In this second episode in Protiviti’s podcast series on the Responsible Technology Firm of the Future, Managing Directors Gordon Tucker, Matt Moore and Jim DeLoach discuss how technology firms can achieve the right balance between innovation, corporate governance and regulatory compliance.
These companies, if you look back, have been unbelievable growth engines. Back up 10 years, and none of them were in the top 10 in terms of market value or, frankly, many other metrics. You look at the largest companies on Earth right now, and the majority of them in the top 10 are technology companies. In addition, most every other industry is starting to think of itself in some ways as a technology company in how they deliver their services, deliver products, etc. So, I think the overall urgency around this issue is high, and rightly so. I think the industry – again, correctly – is saying about itself, “We probably do need some form of regulation.” The question is, how much? The question is, how will companies embrace that technology? So, this is that swing between not wanting to tamp down on the growth of these organisations and also not letting them run wild.
One of the clear lessons and real opportunities for the technology industry is approaching compliance from the standpoint of “Compliance is a risk.” It’s a risk to the organisation, it’s a risk to enterprise value, but at the same time, it’s a risk to be managed. So, the management of compliance risk is most effectively done when there is a clear, well-established programme in place, a framework through which it occurs, and recognition that the prioritisation of the relative risk and the impact can drive the investment decisions that are necessary, the mitigation strategies to be executed.
Finally, acknowledging that these compliance requirements are not static, and so they will continue to evolve, new requirements will come on board, and therefore, any compliance programme that operates, by design and by necessity, must be dynamic to adapt to that changing environment and those changing requirements. So, where many financial institutions went through and strengthened their compliance programmes, that was accomplished by bolting on after the fact to existing activities. Candidly, that wasn’t always the most efficient or effective way to go about that, but due to time constraints, due to scrutiny or pressure, it was done out of necessity.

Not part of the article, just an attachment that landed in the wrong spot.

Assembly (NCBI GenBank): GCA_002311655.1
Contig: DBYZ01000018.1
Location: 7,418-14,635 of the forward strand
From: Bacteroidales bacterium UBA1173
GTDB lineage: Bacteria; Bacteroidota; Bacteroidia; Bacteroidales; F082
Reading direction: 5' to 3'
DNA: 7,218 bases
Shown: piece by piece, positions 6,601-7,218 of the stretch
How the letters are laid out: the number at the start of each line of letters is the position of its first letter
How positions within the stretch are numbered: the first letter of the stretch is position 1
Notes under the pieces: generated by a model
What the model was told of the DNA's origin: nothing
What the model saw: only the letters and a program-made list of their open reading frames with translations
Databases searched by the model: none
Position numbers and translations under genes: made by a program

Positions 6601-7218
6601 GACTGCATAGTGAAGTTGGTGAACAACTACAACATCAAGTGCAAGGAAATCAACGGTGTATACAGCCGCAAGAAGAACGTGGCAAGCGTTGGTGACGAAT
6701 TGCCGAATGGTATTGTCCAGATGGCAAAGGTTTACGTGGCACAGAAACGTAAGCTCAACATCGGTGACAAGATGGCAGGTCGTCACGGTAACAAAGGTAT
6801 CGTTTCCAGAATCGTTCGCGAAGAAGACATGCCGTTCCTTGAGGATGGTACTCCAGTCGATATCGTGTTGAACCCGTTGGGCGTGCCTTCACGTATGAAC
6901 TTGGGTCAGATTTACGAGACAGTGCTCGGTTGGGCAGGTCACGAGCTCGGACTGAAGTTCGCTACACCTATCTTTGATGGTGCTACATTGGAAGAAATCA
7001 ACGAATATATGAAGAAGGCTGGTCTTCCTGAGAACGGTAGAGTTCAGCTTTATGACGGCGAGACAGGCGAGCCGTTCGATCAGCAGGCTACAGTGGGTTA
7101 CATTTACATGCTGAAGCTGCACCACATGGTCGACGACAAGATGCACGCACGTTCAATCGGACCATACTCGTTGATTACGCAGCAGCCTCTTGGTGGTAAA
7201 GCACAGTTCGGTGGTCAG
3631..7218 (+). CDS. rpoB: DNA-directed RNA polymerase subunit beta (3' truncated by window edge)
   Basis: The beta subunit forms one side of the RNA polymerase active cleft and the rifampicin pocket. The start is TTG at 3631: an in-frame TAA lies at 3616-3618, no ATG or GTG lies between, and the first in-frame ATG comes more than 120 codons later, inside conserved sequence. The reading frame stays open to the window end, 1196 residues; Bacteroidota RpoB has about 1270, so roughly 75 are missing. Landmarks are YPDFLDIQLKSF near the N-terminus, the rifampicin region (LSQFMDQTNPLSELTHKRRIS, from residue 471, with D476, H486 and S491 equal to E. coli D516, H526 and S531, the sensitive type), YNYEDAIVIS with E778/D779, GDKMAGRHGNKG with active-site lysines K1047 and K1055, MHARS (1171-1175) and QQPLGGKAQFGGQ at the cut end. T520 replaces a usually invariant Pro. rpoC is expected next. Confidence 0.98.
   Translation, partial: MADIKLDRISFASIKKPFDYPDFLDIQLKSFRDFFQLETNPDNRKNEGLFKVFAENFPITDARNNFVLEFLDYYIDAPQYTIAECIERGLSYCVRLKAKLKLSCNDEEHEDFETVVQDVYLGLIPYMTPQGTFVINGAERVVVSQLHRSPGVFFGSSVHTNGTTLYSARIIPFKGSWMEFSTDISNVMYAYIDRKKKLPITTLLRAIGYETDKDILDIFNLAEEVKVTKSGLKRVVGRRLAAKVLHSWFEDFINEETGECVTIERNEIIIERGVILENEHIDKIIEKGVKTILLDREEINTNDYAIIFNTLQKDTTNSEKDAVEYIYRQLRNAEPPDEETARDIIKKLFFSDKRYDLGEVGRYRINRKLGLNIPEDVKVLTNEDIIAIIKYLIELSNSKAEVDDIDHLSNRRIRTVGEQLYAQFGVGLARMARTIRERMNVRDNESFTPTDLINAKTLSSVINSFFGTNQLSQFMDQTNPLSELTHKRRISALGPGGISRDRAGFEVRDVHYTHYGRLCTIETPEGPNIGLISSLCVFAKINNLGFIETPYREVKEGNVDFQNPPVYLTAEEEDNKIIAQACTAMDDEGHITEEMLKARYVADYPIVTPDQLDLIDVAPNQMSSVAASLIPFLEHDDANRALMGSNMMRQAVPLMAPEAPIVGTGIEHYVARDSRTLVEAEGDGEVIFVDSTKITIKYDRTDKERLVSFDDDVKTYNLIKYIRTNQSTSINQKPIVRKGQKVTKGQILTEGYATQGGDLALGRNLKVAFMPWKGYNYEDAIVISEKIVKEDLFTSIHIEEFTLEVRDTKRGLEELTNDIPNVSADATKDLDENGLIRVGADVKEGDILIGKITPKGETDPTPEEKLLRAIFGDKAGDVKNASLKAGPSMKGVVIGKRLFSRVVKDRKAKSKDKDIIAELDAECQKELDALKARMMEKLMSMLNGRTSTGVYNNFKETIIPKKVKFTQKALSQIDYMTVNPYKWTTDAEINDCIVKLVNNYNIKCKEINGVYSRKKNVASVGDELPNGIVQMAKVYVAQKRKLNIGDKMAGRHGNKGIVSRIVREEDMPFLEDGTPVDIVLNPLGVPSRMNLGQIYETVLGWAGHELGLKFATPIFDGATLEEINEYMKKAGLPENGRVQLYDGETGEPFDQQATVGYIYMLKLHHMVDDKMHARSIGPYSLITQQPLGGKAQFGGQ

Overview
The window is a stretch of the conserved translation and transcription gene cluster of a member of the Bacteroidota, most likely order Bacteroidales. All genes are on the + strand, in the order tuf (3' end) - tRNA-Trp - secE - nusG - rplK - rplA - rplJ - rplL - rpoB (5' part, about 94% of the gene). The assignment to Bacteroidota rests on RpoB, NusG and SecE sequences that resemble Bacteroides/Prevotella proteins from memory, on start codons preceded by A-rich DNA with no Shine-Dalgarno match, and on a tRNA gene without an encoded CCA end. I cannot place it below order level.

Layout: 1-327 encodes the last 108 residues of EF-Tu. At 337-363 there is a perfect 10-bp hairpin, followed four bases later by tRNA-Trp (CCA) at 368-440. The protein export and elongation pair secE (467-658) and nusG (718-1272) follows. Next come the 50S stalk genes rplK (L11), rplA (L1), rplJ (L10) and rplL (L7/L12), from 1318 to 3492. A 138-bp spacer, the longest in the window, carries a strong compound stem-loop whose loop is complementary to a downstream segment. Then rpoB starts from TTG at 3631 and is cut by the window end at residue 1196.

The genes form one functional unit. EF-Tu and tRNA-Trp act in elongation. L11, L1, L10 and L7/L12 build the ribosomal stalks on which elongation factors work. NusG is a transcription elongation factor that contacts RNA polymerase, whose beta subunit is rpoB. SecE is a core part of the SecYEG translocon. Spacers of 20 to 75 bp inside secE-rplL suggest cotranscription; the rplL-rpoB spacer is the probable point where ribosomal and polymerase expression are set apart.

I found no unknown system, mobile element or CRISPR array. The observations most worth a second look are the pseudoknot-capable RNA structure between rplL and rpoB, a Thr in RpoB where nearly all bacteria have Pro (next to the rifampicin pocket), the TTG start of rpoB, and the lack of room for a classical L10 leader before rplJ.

Where the real opportunity exists for technology firms is, in many respects, they’re starting with a completely clean sheet of paper. They have core competencies in the development and the release of products and services that will allow them to, frankly, leapfrog what are known today as the leading practises around compliance risk management, because they will deliver it through their core capabilities, and not by adapting and adopting something that has worked in another industry but has not been done optimally.
For many firms that have operated in that environment, you make choices: Where do you want to be on the spectrum? At one end of the spectrum, we want to do the bare minimum, we want to stay out of jail, just meet the requirements. At the other end of the spectrum, and maybe a more progressive way to approach it, is, how do we want to deliver our brand into the market, and how do we want that to be perceived? Related to that, if trust is something we inherently value, and we would like our customers and our stakeholders to have trust in us, then we might anticipate not necessarily what we have to do under the regulations, but what’s the right thing to do and what’s the way that we can do that to be able to strengthen the trust they have in us, and therefore strengthen the brand.
So, where many organisations that have taken the more progressive view have gone is looking through that their products and services and trying to anticipate or plan out scenarios to where, “What could some of the negative consequences be? How could our customers or clients be perceived as unfairly treated or not benefiting from what we deliver?” Then, frankly, working that back to ensure that the processes that they operate, the products that they deliver, have controls built in to ensure that the outcomes they desire are delivered consistently, thereby reinforcing their brand promise and strengthening the trust they have.
I mean, it’s a question of balance. So, on the one hand, you’ve got the entrepreneurial activities of the organisation that are driving the creation of enterprise value. On the other, you’ve got the risk management and compliance focus on ensuring that we’re preserving that value. So, then, we’re looking at risk and reward in terms of value-creation opportunities. So, I think that what boards and executives in the industry need to focus on is what executives and board members in the financial services and other industries that have given this attention … that the trick is how do you create a balance so that neither the entrepreneurial forces of the organisation that are creating value and the control forces of the organisation that are preserving value are not disproportionately strong relative to the other. That’s the question of that balance. It’s a mind-set, and it’s incorporating that in the agenda.